River Plantation RV Park site #435
Many Rally attendees left on Sunday after the farewell breakfast. The park really emptied out. We stayed around and relaxed joining the remainder of the rv-dreamers in a campfire at Howard and Linda’s site in the evening. It’s sad but we know that we will meet many of them on the road and stay in touch by following blogs and such. It’s a great community of like minded people.
After saying good-bye to several more friends on Monday morning, we decided to go to Cades Cove in the Great Smoky Mountains for the afternoon. It’s a beautiful, long relaxing ride up the mountain. There’s a bubbling mountain river right beside the road most of the way up. We had to pull off a couple of times to just soak it in. We love the mountains. It’s a Sylville kind of place.
A guy was enjoying his kayak in the cool mountain rapids. Don’t worry. We have no intentions of white water yakking.
We enjoyed a cone of soft-serve ice cream at the store just before entering Cades Cove. This is a park dedicated to preserving the lifestyle of a mountain farming community from days gone by. It is an 11 mile one way auto-tour that has about 80 buildings and several trails to enjoy. The first building we came upon was the John Oliver Place which was built in the early 1820’s. This shot was taken from about a quarter mile away (nice zoom).
There were many other people out enjoying this beautiful day. The next building was the Primitive Baptist Church which was built in 1887. All of the churches are right beside the road so I got out to walk around. My grandparents were active in their own Primitive Baptist Church many years ago so I couldn’t help but to think of them.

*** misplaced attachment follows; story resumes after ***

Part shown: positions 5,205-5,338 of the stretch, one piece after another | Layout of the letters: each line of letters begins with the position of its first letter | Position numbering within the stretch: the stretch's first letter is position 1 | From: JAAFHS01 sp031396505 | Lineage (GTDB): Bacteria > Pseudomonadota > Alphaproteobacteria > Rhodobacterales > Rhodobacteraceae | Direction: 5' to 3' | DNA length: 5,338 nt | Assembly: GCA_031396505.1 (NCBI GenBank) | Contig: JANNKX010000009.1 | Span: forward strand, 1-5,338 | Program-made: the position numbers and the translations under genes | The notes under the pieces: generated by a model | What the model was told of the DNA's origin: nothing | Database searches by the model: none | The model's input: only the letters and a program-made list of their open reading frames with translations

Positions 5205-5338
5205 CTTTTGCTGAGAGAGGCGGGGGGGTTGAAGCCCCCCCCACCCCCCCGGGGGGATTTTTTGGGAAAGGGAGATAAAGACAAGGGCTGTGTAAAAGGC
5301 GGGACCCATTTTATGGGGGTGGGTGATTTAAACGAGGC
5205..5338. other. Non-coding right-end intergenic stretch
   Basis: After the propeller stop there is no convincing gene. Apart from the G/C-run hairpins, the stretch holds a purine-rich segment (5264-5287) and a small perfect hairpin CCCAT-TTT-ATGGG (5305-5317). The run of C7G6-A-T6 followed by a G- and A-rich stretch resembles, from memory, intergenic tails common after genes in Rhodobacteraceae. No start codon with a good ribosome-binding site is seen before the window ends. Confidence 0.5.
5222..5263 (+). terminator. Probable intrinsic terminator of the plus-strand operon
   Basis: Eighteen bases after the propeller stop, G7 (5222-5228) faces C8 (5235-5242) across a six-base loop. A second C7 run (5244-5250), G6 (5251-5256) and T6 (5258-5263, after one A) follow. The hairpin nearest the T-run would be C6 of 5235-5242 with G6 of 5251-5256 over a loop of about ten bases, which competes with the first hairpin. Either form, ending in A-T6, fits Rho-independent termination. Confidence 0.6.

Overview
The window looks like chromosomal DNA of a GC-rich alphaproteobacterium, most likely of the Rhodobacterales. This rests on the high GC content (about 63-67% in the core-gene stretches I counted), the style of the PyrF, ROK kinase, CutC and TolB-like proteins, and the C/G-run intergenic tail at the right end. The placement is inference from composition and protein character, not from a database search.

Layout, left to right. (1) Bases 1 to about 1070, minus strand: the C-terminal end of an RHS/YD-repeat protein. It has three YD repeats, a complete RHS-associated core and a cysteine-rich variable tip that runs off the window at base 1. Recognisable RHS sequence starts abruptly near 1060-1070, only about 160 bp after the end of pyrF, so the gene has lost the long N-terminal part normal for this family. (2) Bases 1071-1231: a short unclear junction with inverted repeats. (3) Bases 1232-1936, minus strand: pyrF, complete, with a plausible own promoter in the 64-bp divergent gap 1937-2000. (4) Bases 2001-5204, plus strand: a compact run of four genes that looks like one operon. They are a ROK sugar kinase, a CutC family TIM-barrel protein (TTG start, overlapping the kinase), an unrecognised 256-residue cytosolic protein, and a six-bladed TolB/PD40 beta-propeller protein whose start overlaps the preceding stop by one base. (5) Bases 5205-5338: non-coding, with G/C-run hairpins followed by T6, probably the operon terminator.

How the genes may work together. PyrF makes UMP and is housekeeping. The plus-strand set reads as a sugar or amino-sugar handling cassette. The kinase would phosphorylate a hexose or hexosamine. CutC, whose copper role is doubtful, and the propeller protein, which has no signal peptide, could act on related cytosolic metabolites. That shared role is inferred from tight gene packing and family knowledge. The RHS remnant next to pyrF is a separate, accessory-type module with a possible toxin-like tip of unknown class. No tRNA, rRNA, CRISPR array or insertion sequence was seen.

Next came the Methodist Church built in 1902 by JD McCampbell. It was built in 115 days at a cost of $115. If you are into genealogy, it would be interesting to check out old cemeteries like these.
The next church is the Missionary Baptist Church. This building dates from 1915. It was only a small cemetery there.
The next place that we stopped at in the loop was the Cable Mill Historic Area. Gin was pretty exhausted so she didn’t get out of the car so I took a quick shot of some of the buildings. It is an area devoted to show how life was lived back then. We sure do take a lot for granted now. Click on any picture to enlarge.
Our next stop was at the Dan Lawson Place which was built in 1856.
This area must have been what Pigeon Forge and Sevierville looked like many years ago before it was overly commercialized.
The next homestead was the Tipton Place. Traffic was backing up so we didn’t know what to expect. There were barns on one side of the road and the house and barns on the other side.
I guess the bumper to bumper traffic was about a half mile long. Then we realized why. A black bear was 15 feet from the road. We slowed down like everyone else and tried to take a picture. I didn’t want to stop entirely so this is the best shot of a bear’s butt peaking out from behind a tree.
A little further ahead, the traffic slowed a little bit because there were three white tailed deer right beside the road. They still have thick winter fir.
After driving the Cades Cove loop, we enjoyed our ride back down to present day living. We did have to stop at a pull-out to soak up a little more time in Sylville. It is soo relaxing and peaceful by a mountain waterfall.
Thanks for dropping by, and enjoy your life’s journey by finding beauty in the ordinary.